• If you have changed your gender and obtained a Gender Recognition Certificate
    If you are at least 18 years of age and have gender dysphoria and have been living in your acquired gender for at least two years, you can apply to the Gender Recognition Panel (opens new window) for a Gender Recognition Certificate, which will enable you to obtain a new birth certificate showing your new gender and name.  The new birth certificate can be used as documentary evidence of your change of name thus avoiding the need for a Deed Poll.
For further information e-mail the General Registrar Office for England and Wales, or call them on 0300 123 1837.  Alternatively, telephone or visit your local register office.

3.  For births and adoptions registered in Scotland:
The name on a birth certificate issued in Scotland can be changed in the following circumstances:
  • Changing a child's forename(s) who is under one year of age
    If a child's forename(s) (but not surname) are changed within the first year of life, the change can be recorded in the birth register if an application is made within two years of the birth of the child.  The application must be signed by everyone with parental responsibility for the child.  When a certificate of the child's birth entry is subsequently issued, the new name is substituted for the name originally registered.  The fee (as at January 2012) for recording a change of forename(s) is 55 (fee includes one new birth certificate).

    Because of the higher cost and the longer time it takes to register a name change in Scotland, most parents who wish to change their child's forenames do so by Deed Poll.


  • Changing a person's forename(s) and/or surname who is at least two years of age
    For persons aged two years and over, an application can be made to change of forename(s) and/or surname recorded in the birth register.  For a person under 16 years of age, the application must be signed by everyone with parental responsibility.  In the subsequent issue of a birth certificate the original forename(s) and surname are shown in addition to the new name.  The fee (as at January 2012) for recording a change of name is 55 (fee includes one new birth certificate).

    Because of the higher cost and the longer time it takes to register a name change in Scotland, most people who were born or adopted in Scotland who wish to change their name do so by Deed Poll.


  • If you have changed your gender and obtained a Gender Recognition Certificate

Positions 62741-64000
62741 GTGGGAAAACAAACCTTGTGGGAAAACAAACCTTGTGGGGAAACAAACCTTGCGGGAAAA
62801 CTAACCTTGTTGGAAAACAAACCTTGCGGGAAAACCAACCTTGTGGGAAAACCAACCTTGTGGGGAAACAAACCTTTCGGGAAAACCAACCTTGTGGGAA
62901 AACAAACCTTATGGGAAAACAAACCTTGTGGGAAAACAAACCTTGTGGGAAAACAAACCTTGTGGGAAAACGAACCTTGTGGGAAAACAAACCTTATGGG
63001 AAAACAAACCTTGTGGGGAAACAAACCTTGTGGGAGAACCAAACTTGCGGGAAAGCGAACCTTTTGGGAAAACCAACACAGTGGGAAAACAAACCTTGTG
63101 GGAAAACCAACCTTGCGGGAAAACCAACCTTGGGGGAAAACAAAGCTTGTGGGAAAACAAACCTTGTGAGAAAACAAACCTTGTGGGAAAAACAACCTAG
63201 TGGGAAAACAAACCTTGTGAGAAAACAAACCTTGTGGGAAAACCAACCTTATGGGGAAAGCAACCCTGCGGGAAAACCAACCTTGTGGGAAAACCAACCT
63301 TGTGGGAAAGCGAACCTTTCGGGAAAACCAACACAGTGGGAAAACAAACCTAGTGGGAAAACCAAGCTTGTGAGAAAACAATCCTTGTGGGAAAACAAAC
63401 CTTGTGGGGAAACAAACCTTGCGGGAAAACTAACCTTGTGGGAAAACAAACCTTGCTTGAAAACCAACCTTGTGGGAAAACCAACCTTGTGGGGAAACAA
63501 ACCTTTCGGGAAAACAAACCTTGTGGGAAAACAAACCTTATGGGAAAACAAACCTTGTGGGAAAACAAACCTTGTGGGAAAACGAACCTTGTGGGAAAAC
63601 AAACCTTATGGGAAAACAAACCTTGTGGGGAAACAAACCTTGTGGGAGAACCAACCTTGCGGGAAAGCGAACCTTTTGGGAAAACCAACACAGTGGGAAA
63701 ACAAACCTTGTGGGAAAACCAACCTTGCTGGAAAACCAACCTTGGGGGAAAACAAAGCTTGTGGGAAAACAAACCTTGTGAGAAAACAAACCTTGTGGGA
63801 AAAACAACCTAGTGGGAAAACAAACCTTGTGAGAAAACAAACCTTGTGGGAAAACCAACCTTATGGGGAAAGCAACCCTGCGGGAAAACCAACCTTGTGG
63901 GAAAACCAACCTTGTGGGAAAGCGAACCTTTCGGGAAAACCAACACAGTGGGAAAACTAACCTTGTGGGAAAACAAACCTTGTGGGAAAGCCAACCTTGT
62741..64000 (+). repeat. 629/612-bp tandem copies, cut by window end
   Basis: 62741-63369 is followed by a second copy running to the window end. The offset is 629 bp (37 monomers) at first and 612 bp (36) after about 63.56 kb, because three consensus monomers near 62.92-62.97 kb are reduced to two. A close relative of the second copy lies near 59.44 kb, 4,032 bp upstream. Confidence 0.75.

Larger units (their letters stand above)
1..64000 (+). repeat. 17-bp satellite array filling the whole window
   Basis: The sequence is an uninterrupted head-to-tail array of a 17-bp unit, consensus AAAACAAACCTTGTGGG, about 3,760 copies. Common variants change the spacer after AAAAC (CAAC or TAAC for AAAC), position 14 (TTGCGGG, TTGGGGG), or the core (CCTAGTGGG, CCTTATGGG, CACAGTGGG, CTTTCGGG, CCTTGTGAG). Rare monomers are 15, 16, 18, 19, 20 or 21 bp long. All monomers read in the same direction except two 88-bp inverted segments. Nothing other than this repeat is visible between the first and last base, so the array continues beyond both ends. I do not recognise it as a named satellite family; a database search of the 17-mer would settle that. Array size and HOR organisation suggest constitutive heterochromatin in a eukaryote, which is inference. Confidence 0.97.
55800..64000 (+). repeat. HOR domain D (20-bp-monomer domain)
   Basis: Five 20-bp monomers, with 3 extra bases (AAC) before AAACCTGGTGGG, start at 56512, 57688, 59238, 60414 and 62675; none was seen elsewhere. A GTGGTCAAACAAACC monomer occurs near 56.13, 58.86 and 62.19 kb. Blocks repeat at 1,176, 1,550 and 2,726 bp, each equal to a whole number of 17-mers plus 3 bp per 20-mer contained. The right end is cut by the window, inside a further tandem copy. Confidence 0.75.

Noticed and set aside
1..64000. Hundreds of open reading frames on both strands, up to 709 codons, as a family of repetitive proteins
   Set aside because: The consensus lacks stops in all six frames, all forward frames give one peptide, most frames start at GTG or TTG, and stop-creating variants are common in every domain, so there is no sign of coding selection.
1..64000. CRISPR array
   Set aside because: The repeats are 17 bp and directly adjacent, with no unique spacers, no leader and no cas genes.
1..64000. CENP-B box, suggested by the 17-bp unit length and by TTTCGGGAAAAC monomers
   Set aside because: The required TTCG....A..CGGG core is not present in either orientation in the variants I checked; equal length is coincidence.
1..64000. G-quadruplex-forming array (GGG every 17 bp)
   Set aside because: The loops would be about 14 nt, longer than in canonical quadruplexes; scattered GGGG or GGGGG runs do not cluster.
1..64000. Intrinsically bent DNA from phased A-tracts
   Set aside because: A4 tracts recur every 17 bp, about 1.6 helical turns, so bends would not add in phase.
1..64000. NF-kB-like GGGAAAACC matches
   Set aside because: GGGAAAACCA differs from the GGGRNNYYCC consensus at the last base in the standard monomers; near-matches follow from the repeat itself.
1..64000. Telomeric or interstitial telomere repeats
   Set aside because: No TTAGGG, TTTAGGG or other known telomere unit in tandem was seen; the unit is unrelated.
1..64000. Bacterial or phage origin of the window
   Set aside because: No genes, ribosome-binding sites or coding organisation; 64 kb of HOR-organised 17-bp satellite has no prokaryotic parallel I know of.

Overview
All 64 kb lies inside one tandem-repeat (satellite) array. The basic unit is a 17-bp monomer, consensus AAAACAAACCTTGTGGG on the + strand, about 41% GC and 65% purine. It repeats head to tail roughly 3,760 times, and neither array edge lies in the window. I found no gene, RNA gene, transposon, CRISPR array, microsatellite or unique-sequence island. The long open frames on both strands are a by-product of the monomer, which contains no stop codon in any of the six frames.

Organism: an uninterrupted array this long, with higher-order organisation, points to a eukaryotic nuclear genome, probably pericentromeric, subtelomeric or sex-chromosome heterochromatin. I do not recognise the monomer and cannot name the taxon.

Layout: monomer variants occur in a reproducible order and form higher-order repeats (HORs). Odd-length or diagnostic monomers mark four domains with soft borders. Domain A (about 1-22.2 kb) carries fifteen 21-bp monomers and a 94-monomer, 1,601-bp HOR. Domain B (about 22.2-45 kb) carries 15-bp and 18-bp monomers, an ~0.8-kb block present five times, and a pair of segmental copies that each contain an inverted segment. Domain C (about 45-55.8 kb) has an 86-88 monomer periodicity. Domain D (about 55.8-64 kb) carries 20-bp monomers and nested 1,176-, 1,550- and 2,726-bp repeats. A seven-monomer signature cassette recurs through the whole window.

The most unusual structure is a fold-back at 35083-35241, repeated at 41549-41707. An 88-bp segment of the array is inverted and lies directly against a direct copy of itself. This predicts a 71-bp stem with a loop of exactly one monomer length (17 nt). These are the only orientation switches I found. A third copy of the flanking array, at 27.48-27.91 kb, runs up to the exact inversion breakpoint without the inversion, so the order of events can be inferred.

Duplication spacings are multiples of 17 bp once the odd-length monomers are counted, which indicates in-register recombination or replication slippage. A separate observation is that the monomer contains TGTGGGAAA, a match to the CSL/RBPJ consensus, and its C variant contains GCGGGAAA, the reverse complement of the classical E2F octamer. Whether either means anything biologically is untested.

If you are at least 18 years of age and have gender dysphoria and have been living in your acquired gender for at least two years, you can apply to the Gender Recognition Panel (opens new window) for a Gender Recognition Certificate, which will enable you to obtain a new birth certificate showing your new gender and name.  The new birth certificate can be used as documentary evidence of your change of name thus avoiding the need for a Deed Poll.
For further information e-mail the Name Change Unit at the General Registrar Office for Scotland, or telephone them on 0131 314 4404.

4.  For births and adoptions registered in Northern Ireland:
The name on a birth certificate issued in Northern Ireland can be changed in the following circumstances:
  • Changing a child's forename(s) who is under two years of age
    If a child's forename(s) (but not surname) are changed within the first two year of life, an application can be made to change the birth register.  The application must be signed by everyone with parental responsibility for the child.  When a birth certificate of the child's birth entry is subsequently issued, the new forename(s) is substituted for the name originally registered.

  • Changing a person's forename(s) and/or surname who is at least two years of age
    For persons aged two years and over, providing documentary evidence [What is documentary evidence] that the new name has been used for at least two years, an application can be made to change of forename(s) and/or surname recorded in the birth register.  For a person under 16 years of age, the application must be signed by everyone with parental responsibility.  Any subsequently issued certificate of birth will continue to show the forename(s) and surname as originally registered but the new forename(s) and/or surname as recorded will be shown in a separate space, together with the date on which the change was recorded.  By changing your name by Deed Poll, you will be able to get your documents and records changed to your new name for subsequent use as documentary evidence that you have used your new name for the two year period.

  • If you have changed your gender and obtained a Gender Recognition Certificate
    If you are at least 18 years of age and have gender dysphoria and have been living in your acquired gender for at least two years, you can apply to the Gender Recognition Panel (opens new window) for a Gender Recognition Certificate, which will enable you to obtain a new birth certificate showing your new gender and name.  The new birth certificate can be used as documentary evidence of your change of name thus avoiding the need for a Deed Poll.
For further information e-mail the General Registrar Office for Northern Ireland, or call them on 028 9025 2021.

Last updated: 20 July 2012